• The legal standing of these cybercrime protections must be
determined in the context of the existing laws.
• The existing laws were not drafted with computer technology
in mind and in most cases, is not sufficiently broad enough to
encompass the various types of computer-related activities.
• Consequently, no matter how repulsive or evil such activities
may be in the perception of the policymakers and the public,
they may not constitute unlawful or prohibited behaviour.
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31. FINDINGS AND RECOMMENDATIONS
Cybercrime’s definition; no comprehensive definition of the term “cybercrime”
yet. Cybercrime covers diverse types of offences which includes; offences against
the confidentiality, integrity and availability of data and information systems.
There is need for a harmonized definition of the term cybercrime in an
international instruments either binding or non-binding.
ICT is complex and often unfamiliar to the traditional criminal justice world. It
requires well-trained personnel to deal with crimes involving these devices
throughout the investigation phase, during prosecution, and in courts. States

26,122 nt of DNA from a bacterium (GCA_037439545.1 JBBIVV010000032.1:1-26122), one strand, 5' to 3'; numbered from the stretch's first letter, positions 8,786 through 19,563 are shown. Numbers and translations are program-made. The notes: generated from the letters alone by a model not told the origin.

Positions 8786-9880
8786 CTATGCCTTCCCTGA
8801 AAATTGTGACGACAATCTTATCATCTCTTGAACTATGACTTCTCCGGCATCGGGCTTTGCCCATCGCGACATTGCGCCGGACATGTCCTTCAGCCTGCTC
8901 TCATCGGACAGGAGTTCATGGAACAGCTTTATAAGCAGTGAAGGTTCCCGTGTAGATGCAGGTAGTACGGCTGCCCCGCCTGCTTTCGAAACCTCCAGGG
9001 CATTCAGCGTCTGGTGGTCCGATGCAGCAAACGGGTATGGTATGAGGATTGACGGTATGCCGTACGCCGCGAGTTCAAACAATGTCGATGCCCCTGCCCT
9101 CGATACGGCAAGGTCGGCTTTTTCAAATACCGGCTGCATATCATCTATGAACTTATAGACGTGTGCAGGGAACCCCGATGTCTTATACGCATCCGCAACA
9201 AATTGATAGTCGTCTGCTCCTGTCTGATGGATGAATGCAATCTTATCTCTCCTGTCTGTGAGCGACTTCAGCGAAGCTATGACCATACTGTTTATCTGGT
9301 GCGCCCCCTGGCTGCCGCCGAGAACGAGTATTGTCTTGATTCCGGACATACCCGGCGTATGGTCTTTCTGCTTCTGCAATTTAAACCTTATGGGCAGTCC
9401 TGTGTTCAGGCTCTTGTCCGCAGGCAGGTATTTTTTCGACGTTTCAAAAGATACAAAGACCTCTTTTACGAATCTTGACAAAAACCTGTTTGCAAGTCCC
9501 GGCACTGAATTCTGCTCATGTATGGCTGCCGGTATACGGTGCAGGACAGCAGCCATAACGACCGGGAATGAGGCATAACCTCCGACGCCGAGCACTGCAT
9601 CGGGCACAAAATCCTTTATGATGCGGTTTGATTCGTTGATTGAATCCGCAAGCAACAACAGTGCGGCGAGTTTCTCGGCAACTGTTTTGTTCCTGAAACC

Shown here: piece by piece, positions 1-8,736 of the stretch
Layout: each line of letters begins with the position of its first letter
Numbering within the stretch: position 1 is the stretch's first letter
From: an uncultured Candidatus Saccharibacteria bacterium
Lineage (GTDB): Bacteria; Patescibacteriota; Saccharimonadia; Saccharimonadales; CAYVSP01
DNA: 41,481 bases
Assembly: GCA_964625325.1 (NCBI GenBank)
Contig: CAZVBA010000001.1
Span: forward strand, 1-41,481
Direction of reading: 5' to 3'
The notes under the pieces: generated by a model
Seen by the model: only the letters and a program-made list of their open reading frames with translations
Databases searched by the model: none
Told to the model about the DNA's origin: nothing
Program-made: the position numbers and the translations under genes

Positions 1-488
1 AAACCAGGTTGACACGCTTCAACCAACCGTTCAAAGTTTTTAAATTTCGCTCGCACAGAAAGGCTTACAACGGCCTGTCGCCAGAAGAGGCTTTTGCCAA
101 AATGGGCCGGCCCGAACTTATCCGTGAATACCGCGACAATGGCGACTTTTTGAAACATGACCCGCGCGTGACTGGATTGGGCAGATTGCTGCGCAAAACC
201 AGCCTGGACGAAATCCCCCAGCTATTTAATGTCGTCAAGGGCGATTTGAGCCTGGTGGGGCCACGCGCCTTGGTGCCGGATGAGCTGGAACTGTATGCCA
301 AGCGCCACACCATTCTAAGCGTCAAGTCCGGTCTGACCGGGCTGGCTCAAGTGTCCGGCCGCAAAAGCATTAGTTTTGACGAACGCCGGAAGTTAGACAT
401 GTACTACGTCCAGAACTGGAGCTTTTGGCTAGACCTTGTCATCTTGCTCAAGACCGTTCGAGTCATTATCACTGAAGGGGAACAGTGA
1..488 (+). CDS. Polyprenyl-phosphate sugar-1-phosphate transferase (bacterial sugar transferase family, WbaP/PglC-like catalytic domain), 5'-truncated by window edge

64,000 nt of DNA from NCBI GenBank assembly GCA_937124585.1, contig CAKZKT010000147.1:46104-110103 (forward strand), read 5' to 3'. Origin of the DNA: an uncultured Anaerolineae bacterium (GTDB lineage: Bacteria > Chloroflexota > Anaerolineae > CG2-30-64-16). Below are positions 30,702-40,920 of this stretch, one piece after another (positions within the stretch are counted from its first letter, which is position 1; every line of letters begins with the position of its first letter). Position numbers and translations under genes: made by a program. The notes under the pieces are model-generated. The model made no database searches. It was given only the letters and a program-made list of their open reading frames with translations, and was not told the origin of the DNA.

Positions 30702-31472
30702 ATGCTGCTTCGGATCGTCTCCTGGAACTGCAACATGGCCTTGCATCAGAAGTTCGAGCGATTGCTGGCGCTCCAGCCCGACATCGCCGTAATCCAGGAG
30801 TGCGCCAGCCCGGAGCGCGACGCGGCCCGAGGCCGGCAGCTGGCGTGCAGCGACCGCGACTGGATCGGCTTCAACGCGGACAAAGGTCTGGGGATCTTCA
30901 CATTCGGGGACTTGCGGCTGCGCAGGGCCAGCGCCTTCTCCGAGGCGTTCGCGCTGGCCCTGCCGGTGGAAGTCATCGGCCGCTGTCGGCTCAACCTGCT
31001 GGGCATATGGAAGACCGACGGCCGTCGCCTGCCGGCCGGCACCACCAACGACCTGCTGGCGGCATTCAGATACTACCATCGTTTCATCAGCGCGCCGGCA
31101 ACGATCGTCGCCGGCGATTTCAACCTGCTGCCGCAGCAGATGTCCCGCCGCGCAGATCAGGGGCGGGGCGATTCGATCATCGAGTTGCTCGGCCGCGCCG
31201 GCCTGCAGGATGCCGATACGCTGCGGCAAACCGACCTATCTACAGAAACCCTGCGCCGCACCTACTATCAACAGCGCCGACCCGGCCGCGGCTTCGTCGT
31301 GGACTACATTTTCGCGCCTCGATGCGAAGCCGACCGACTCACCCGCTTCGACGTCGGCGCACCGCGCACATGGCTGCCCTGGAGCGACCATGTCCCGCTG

need to invest in constant training and education of its operators
Sovereignty and the territoriality principle issue; cybercrimes
frequently occur in different places, which may be under the
jurisdictions of different countries. There is a strong need for clear
norms setting the priorities and competences of each country
Crimes occur in a fraction of a second and evidence of cybercrime
frequently consists of digital information, which is momentary by
nature and can be altered or deleted. Law enforcement agencies
must therefore take rapid action and be able to collect and preserve
digital evidence for use in criminal proceedings
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32. How to Tackle Such Activities?
An important question that arises is how can these crimes be prevented. A
number of techniques and solutions have been presented but the problems still
exists and are increasing day by day.
Antivirus And Anti Spyware Software:
Antivirus software consists of computer programs that attempt to identify,
thwart and eliminate computer viruses and other malicious software. Anti spy
wares are used to restrict backdoor program, trojans and other spy wares to be
installed on the computer.
A firewall protects a computer network from unauthorized access. Network
firewalls may be hardware devices, software programs, or a combination of the